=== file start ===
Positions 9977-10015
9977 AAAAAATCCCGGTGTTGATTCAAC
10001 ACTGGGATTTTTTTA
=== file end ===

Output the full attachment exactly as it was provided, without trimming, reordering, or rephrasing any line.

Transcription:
Positions 9977-10015
9977 AAAAAATCCCGGTGTTGATTCAAC
10001 ACTGGGATTTTTTTA